Claimant Not Only $100K Loses Securities Arbitration Case Against Citigroup Global Markets But Gets Stuck with Financial Firm’s $50K in Legal Bills

Alphonse M. Lucchese, a CitiSmith Barney customer, has not only lost his $100,000 securities claim against the financial firm in Financial Industry Regulatory Authority arbitration, but he also now must pay for Citigroup‘s $49,985 in attorney fees. The case is Alphonse M. Lucchese, Claimant, v. Citi Smith Barney, Citigroup Global Markets, Inc., Robert Joseph Malenfant, and Alfred George Weaver, Respondents.

Lucchese had originally filed a securities fraud lawsuit in Middlesex Superior Court of Massachusetts. The case was later dismissed and sent to arbitration.

Lucchese claims Smith Barney stockbroker Weaver, who is a Respondent, recommended that he buy 4,000 shares of Lehman preferred. Despite his reservations-including concerns about the stock and how they compared with other companies’ shares-Lucchese “reluctantly agreed” and at $25/share spent $100,000.

The stock initially dropped 20%-a $20,000 drop in value. The Claimant says that Weaver told him to hold on to his stock. When the financial markets collapsed, Lucchese’s stocks’ worth then dropped by 63%. He says that when he told Weaver to sell the position even though it meant losing $63,000, the broker recommended that the Claimant still hold on to his shares and that Lehman was not going to fail… only it did. Lucchese’s shares then became worthless when Lehman filed for bankruptcy.

While Weaver acknowledged making a mistake by not selling Lucchese’s stock, the Respondent claims that the Claimant never ordered him to sell. Lucchese disputes this account.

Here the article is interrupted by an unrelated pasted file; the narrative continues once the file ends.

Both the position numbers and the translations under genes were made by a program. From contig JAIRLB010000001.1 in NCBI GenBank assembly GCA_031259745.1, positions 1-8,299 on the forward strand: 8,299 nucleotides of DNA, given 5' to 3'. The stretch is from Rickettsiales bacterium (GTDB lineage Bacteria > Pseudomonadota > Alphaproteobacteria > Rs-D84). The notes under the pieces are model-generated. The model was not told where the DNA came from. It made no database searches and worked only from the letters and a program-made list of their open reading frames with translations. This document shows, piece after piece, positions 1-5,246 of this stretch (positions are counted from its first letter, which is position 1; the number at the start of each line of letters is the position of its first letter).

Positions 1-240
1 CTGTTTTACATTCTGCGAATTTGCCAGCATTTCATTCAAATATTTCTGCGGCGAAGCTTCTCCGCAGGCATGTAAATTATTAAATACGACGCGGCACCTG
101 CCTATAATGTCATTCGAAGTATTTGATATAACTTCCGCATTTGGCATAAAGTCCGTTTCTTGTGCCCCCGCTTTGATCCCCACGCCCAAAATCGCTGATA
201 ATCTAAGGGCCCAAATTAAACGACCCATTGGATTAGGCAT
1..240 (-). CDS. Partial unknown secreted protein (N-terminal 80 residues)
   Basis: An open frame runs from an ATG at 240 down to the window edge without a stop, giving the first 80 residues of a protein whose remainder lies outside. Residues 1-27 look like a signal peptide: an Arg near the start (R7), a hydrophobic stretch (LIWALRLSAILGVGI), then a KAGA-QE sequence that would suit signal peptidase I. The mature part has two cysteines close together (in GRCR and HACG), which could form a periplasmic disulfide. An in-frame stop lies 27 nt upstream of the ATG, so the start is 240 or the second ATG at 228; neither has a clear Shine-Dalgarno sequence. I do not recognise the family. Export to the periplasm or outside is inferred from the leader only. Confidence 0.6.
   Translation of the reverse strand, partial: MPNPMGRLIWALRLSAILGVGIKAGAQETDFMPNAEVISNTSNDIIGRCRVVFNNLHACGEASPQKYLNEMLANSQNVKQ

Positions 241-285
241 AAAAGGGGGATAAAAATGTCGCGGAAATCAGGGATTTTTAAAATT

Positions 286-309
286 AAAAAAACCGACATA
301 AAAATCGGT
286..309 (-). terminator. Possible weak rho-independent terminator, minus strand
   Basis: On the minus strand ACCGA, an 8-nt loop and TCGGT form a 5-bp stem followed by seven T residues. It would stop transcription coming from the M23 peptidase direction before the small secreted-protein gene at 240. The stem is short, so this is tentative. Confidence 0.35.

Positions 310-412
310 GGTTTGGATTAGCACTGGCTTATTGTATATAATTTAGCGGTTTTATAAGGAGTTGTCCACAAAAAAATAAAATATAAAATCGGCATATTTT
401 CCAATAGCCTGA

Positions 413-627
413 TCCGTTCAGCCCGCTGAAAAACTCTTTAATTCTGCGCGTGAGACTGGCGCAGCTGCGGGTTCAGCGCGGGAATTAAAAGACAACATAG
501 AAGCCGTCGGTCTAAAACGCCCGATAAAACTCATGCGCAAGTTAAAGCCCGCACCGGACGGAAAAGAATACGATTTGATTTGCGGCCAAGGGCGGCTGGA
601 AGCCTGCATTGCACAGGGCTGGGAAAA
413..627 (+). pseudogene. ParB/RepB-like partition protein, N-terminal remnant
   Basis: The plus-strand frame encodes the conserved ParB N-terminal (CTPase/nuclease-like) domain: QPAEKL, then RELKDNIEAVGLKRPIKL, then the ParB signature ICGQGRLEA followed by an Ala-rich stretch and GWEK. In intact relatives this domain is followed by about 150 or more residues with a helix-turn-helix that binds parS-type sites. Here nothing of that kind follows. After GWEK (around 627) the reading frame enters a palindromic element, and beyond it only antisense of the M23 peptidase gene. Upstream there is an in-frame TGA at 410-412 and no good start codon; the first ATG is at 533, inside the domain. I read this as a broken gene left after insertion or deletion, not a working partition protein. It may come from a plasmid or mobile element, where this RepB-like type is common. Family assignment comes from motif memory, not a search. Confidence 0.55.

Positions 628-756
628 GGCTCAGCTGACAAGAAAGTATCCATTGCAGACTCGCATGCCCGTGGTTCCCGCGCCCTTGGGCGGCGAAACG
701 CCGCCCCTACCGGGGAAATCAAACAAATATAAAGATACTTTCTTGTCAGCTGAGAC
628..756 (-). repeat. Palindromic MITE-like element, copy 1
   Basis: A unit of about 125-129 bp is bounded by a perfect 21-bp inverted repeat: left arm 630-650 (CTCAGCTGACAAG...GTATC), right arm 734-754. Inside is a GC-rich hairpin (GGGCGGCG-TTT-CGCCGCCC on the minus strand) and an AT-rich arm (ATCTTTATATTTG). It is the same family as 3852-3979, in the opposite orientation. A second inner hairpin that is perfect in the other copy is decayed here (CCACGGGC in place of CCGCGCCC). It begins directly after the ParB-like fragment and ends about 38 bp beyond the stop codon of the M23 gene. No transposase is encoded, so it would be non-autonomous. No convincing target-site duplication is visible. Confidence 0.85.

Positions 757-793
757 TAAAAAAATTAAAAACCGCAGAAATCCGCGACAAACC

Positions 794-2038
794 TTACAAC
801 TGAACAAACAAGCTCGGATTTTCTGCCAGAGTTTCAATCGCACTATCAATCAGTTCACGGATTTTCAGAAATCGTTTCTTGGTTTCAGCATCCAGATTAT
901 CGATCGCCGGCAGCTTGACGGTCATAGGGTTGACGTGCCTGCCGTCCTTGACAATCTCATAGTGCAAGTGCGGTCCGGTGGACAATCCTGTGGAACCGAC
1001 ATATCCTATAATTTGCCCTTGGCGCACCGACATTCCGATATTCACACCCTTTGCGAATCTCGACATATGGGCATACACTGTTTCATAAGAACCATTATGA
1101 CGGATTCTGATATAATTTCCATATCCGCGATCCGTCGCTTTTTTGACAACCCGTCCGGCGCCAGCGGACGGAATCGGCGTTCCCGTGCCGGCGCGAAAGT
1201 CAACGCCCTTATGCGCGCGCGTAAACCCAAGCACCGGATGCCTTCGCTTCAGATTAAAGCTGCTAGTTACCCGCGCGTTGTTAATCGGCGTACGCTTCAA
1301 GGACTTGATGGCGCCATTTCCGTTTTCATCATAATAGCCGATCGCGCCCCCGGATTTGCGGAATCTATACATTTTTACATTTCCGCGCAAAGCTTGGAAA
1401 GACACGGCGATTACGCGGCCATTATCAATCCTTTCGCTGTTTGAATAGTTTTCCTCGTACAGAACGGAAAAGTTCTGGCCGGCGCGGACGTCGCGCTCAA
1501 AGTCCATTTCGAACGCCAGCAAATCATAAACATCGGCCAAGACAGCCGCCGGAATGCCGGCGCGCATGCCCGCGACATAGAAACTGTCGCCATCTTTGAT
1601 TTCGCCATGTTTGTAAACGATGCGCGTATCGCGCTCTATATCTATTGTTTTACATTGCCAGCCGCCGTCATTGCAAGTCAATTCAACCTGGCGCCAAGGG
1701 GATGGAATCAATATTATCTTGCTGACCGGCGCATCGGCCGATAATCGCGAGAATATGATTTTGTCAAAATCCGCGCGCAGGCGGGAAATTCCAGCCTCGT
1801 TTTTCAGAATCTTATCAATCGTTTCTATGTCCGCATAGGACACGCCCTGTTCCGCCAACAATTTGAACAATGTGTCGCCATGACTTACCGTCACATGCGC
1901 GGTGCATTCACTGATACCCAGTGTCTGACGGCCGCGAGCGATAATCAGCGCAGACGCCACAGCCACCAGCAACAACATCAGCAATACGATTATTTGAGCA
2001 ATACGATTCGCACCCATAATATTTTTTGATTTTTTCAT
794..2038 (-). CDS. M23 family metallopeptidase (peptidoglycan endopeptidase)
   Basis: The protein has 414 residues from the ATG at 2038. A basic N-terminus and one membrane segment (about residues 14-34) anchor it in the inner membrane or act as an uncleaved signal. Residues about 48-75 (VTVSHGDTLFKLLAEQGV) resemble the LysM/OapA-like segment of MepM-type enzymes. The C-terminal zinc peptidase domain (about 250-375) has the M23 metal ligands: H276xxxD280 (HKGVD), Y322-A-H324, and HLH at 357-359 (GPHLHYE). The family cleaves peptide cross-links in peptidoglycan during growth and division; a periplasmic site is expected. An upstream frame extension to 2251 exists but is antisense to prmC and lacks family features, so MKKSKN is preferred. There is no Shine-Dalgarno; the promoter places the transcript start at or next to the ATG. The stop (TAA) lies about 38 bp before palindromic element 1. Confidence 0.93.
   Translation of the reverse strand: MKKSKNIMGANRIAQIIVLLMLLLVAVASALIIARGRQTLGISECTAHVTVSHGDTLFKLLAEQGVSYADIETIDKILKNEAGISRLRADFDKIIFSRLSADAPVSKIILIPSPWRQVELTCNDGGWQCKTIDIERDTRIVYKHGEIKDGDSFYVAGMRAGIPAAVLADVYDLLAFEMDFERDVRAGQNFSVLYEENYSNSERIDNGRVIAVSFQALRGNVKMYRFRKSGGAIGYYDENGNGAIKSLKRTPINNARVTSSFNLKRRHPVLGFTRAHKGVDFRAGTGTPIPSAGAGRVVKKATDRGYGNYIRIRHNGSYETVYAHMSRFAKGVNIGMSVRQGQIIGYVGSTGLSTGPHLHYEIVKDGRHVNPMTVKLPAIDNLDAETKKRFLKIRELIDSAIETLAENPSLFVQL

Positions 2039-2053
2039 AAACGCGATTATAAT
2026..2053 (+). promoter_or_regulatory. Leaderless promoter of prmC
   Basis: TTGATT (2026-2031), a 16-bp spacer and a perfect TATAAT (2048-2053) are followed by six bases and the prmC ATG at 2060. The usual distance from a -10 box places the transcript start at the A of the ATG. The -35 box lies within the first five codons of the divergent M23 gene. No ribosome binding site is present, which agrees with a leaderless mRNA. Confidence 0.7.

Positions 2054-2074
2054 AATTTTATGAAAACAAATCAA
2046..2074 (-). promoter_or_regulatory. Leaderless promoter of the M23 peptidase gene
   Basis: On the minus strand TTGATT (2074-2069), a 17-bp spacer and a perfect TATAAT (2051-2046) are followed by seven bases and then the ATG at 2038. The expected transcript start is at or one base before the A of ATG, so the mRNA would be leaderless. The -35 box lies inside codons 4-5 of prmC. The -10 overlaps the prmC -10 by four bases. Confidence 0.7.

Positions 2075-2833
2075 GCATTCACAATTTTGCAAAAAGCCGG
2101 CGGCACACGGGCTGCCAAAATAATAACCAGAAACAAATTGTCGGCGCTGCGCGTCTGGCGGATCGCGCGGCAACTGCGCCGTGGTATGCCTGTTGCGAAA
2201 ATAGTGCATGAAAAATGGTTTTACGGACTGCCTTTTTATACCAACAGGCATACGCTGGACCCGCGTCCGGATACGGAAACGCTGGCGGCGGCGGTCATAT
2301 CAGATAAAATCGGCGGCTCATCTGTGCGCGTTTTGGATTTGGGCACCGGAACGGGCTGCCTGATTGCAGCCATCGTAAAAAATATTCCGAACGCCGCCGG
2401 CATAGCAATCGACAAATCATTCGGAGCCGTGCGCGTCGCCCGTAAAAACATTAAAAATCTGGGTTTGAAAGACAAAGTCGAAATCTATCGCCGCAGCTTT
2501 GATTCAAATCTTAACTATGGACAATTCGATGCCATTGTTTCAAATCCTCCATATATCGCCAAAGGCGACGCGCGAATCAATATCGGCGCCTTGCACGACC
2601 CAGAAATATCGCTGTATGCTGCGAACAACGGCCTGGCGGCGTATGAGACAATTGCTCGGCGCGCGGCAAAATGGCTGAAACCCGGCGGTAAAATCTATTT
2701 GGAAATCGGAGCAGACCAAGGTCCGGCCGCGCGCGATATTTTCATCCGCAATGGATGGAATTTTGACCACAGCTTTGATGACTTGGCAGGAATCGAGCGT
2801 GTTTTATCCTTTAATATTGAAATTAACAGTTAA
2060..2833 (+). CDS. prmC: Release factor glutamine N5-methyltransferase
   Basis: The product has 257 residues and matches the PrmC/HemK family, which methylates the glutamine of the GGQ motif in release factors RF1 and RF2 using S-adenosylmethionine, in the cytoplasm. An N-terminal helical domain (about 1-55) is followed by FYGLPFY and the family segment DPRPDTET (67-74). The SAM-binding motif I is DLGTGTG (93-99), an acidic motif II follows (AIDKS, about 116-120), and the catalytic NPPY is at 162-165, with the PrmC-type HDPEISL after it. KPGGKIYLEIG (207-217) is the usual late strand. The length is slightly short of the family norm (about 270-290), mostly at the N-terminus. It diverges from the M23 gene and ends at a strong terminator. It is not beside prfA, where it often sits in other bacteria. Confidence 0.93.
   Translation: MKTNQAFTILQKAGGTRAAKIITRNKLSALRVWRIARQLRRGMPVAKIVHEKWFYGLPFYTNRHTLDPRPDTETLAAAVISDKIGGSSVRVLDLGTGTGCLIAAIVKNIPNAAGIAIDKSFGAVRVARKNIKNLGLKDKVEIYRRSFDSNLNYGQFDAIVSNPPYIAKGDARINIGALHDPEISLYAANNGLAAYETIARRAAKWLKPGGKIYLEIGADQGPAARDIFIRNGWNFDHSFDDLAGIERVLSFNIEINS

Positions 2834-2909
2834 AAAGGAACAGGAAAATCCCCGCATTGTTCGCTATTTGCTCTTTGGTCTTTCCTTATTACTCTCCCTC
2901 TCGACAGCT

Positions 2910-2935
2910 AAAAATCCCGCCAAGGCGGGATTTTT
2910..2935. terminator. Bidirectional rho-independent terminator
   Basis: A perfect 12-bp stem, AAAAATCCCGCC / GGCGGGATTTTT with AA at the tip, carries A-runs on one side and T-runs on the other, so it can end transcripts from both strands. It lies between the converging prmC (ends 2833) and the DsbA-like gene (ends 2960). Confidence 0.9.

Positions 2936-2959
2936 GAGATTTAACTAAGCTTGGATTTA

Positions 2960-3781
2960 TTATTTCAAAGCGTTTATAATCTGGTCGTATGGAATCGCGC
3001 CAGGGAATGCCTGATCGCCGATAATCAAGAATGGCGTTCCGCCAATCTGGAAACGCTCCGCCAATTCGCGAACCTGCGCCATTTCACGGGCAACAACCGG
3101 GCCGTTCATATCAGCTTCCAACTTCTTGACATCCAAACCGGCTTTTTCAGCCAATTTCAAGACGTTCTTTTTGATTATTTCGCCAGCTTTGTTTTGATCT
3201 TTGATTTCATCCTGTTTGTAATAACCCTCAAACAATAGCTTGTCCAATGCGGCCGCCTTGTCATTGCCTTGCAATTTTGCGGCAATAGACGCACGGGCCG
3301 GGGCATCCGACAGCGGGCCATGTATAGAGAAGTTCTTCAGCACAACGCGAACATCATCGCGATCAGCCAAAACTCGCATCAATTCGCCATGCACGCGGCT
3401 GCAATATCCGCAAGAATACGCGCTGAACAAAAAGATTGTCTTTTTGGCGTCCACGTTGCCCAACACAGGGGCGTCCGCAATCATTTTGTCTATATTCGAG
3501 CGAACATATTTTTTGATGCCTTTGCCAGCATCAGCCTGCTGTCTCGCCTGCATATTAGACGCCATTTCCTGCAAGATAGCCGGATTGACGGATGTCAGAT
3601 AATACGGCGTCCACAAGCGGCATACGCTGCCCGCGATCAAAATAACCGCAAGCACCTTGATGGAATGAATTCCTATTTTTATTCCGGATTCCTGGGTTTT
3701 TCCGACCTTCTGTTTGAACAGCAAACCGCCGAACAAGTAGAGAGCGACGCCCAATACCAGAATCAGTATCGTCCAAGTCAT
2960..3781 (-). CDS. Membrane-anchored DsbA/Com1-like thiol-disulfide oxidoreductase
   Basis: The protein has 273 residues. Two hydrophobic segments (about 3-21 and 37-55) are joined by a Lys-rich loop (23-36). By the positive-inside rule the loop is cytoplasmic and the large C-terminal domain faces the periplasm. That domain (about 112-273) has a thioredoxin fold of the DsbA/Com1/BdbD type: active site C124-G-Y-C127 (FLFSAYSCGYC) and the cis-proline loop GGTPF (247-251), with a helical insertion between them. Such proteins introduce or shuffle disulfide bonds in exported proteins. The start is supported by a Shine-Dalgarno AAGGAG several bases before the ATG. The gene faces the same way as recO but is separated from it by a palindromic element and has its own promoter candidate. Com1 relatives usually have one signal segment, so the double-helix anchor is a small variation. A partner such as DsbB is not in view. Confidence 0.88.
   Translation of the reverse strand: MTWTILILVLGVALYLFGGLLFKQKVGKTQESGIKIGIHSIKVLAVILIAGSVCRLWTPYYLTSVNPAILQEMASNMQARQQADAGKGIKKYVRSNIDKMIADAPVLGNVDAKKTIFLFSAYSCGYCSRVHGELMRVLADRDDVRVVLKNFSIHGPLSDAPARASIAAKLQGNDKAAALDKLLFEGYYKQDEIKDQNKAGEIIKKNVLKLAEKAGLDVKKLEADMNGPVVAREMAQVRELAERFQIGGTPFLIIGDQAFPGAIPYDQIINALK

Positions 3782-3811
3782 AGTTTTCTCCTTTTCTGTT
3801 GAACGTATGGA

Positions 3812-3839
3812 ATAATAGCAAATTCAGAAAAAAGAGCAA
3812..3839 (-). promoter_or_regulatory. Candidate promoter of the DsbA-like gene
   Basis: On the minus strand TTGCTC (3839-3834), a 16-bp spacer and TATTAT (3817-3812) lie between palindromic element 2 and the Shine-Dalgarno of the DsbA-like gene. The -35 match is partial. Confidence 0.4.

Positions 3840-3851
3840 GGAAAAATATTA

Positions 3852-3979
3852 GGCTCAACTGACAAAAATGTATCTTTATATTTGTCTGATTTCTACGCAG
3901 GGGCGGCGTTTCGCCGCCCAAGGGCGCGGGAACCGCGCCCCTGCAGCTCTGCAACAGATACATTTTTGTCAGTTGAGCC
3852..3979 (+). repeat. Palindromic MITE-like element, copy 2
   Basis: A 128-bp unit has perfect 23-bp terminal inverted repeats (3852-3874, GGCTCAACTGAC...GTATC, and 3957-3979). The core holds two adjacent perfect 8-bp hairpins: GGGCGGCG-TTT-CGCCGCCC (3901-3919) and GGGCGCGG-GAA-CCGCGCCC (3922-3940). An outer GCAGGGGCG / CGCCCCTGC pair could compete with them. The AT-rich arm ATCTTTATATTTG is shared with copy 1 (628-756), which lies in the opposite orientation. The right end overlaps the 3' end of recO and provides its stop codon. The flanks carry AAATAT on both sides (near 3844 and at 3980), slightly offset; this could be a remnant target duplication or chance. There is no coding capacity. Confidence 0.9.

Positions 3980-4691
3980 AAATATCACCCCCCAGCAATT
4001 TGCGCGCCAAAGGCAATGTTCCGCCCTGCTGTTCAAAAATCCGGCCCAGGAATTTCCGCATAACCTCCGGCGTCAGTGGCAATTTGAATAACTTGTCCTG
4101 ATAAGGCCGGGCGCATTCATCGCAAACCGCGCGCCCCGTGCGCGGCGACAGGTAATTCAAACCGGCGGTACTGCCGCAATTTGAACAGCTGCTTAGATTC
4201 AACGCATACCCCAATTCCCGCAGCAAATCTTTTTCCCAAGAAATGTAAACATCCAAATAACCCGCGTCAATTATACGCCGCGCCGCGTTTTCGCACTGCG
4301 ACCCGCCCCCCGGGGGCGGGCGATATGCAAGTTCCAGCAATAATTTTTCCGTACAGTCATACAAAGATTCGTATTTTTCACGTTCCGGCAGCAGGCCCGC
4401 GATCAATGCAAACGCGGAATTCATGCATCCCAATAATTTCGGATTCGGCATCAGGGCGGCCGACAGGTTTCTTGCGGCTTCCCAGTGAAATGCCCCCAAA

The arbitrator, when ruling on the case, decided that there was lack of credible evidence supporting Lucchese’s claim. He also found that Weaver acted on “good faith” when he advised Lucchese not to sell prior to Lehman filing for bankruptcy and that the broker would have no way of knowing that this would happen.

Lucchese’s claims of securities fraud, including breach of fiduciary duty, breach of contract, negligence, failure to supervise, violations of federal and state securities laws, and other violations were denied in their entirety. In addition, the arbitrator determined that the Claimant should be responsible for Citigroup’s legal fees of $49,985, $3,150 in arbitration forum fees, and $400 for the explained decision.

Most securities cases must be resolved in arbitration and you want to make sure you are represented by experienced stockbroker fraud lawyers to increase your chances of recouping your losses. A securities claim is not the type of case you want to handle on your own.

Citi Smith Barney Customer Sues Over 2008 Failure to Sell Lehman Shares, Forbes, December 18, 2011

More Blog Posts:
Citigroup Global Markets Inc. Sues Two Saudi Investors in an Attempt to Block Their FINRA Arbitration Claim Over $383M in Losses, Stockbroker Fraud Blog, October 22, 2011
Citigroup Global Markets Fined $500,000 by FINRA for Inadequate Supervision of Broker Accused of Bilking Sick and Elderly Investors, Stockbroker Fraud Blog, August 16, 2011
Citigroup to Pay $285M to Settle SEC Lawsuit Alleging SecuritiesFraud in $1B Derivatives Deal, October 20, 2011
**This post has been backdated for publication.

Our stockbroker fraud law firm knows how devastating it can be to lose your investment-especially if this was because you were given bad advice or due to broker misconduct.

Unfortunately, many investors suffered during the financial collapse of 2008 and they are still trying to recoup their losses.